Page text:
company. When your designing critical care medical devices, you better have
your ducks in a row, people can die. What we don't do is allow process
development (or fixation) interfere with other aspects. This is what I've
seen time and again at big companies. You can't have a process until you
have answers to a whole bunch of questions
Agreed, they can't (and probably shouldn't) change. As far as the idiot
thing, your out of line, and don't know what your taking about. SW is very
sophisticated, and can do some amazing things. The difference between SW,
and legacy systems like UG, is that SW made the "simple" things simple. The
complex things are still complex, it's the nature of the problem. The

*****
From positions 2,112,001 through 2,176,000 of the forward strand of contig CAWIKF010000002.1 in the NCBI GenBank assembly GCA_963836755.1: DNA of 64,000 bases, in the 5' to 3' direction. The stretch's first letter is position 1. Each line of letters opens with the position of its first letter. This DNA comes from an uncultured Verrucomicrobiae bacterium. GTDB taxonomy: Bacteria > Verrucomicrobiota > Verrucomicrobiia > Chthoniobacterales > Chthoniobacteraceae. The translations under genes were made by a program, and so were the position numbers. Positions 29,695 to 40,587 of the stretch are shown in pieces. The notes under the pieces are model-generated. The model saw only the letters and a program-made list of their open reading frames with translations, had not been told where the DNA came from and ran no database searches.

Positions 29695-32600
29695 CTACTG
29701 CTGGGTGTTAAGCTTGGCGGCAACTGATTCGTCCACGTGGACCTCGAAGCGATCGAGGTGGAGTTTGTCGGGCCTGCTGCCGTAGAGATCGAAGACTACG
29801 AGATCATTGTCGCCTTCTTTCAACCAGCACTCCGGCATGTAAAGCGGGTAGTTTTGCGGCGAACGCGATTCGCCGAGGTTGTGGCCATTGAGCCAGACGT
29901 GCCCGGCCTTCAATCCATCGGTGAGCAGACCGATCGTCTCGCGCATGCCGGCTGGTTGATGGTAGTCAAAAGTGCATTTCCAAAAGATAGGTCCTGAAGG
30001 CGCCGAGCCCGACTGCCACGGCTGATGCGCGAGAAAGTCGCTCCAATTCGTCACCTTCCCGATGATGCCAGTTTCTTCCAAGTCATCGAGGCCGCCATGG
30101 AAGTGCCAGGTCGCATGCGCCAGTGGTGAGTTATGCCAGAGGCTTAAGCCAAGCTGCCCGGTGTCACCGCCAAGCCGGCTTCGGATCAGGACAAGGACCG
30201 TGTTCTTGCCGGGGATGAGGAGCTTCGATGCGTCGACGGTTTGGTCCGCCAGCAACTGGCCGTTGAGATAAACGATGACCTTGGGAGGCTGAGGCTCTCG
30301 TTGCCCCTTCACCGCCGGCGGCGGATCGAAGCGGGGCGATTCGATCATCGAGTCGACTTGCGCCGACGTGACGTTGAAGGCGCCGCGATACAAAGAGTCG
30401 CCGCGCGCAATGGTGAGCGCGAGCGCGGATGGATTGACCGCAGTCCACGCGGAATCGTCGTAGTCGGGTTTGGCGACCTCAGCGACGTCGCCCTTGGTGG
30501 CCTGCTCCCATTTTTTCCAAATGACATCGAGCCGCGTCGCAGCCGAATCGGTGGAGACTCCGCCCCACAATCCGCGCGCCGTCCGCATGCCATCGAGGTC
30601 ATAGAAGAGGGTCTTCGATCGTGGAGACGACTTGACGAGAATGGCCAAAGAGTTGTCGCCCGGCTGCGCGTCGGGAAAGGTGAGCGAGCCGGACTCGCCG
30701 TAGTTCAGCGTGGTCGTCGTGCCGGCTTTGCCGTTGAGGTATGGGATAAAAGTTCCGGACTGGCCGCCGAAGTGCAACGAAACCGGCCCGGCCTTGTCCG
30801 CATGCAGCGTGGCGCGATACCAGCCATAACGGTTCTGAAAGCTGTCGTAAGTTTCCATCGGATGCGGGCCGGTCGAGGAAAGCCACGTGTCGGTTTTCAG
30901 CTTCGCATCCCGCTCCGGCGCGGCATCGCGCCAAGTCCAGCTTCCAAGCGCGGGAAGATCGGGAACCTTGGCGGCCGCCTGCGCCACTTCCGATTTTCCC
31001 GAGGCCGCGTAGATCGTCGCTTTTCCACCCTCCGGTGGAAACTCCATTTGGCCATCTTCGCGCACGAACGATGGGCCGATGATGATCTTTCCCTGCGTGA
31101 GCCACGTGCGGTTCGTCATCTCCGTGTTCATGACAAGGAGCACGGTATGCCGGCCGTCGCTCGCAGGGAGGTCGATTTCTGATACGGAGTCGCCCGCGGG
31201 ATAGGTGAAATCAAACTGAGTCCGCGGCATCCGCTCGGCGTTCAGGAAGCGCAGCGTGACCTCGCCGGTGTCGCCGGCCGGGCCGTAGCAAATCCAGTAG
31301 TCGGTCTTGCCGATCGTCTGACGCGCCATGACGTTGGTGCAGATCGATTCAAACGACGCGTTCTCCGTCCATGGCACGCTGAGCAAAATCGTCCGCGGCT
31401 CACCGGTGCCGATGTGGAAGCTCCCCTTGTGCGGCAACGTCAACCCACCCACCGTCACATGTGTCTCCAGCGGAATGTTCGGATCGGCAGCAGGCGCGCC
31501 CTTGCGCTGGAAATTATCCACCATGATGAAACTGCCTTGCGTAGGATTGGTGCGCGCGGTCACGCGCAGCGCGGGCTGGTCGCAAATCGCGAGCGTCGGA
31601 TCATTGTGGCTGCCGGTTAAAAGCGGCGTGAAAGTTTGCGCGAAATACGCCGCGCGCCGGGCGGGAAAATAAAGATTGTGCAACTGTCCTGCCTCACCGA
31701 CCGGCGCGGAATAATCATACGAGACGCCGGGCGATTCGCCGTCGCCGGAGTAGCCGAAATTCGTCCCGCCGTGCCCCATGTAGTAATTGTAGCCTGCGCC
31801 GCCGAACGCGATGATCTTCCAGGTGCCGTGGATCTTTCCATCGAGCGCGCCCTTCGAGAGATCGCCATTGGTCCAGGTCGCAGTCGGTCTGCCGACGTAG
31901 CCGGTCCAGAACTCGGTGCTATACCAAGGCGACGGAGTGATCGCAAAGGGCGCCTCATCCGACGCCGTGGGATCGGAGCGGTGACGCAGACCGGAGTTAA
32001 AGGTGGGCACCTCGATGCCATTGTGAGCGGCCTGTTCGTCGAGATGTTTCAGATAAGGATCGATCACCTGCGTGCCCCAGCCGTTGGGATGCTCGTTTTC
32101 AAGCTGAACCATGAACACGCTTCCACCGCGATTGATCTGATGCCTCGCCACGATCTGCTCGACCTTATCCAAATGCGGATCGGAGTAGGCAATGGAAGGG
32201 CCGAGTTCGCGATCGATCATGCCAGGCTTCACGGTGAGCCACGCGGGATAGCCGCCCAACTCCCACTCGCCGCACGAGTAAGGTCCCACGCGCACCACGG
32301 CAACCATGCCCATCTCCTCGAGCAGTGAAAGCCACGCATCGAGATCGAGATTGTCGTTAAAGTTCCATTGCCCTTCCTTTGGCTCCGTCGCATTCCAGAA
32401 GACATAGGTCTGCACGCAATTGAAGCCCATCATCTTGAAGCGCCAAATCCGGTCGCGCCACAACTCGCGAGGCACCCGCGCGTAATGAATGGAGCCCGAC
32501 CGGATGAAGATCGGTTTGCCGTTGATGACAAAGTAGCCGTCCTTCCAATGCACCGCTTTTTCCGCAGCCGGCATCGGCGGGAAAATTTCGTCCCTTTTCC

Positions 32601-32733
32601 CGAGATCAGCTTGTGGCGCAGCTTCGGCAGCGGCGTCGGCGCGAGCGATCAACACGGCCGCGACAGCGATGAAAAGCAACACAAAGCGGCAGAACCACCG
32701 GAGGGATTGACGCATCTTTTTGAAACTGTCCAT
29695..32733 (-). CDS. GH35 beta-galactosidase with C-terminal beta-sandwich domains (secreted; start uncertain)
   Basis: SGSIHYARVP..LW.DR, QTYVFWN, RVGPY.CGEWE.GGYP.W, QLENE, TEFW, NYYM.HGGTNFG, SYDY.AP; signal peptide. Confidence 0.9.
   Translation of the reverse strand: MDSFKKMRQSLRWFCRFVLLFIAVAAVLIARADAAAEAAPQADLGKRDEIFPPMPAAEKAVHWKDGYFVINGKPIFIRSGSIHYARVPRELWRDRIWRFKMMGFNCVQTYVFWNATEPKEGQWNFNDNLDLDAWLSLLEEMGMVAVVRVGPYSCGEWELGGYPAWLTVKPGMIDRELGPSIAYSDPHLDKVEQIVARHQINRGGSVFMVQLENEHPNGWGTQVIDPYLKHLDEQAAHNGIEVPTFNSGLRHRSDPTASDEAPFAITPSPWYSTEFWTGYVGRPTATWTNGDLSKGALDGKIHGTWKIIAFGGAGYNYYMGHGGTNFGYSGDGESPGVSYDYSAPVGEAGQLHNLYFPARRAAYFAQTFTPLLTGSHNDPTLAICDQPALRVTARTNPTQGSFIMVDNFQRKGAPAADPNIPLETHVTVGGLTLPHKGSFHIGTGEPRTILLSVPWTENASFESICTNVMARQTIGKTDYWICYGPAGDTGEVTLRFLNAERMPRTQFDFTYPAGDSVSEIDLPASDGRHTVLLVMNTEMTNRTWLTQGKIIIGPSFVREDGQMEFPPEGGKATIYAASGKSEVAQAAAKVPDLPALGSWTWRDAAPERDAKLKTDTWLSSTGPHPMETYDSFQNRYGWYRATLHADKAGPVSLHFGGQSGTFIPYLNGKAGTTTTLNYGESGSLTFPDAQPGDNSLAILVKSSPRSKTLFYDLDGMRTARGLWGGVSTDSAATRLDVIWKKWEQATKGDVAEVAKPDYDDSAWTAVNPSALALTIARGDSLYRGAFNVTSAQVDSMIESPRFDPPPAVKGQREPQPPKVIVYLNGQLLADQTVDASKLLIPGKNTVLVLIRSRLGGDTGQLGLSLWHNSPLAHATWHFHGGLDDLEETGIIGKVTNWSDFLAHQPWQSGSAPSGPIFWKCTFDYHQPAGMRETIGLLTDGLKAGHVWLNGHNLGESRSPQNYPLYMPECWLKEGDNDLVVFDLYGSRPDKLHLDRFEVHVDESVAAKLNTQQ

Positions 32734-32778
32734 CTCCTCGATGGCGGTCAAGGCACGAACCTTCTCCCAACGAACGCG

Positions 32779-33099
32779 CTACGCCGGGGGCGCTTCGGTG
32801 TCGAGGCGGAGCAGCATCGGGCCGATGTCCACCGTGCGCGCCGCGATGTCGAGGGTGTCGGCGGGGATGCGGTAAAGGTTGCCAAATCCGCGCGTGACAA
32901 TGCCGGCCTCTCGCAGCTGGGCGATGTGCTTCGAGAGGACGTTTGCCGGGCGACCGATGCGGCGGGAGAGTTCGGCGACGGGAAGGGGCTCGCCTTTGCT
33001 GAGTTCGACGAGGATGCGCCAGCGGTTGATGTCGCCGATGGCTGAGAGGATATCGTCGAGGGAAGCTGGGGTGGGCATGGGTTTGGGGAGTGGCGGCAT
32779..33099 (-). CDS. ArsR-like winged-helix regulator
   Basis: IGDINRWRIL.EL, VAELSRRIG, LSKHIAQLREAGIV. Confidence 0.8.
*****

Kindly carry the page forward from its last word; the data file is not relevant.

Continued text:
program can't think for you. These types of problems take as much skill and
knowledge as they would in any system. The execution is just more straight
What most legacy systems do is make everything, simple or complex, tedious
Nope, none at all. I did whatever I had to do to get the job done. This
involved doing end runs around the "system" many many times. I pissed some
people off, but they were the ones clogging the whole mess up. Because I got
results, their complaints to the director of engineering were ignored. In
fact, I was offered the management of our advanced automation group. I
declined (don't like wearing ties)
We had "ALL" of the engineering data on this project. This was the last
change before they handed it over to us. There was no functional reason,
change the fricken hole!! A no brainer.
Now just "how" do you know that ? In point of fact, It's not. Most of our
customers use SW, and this includes some pretty big names. Have you heard of
Beckman Instruments. We've been doing concurrent design and "real time"
collaboration with our customers for years. And we've been doing it without
the massively expensive infrastructure you need to do the same thing with UG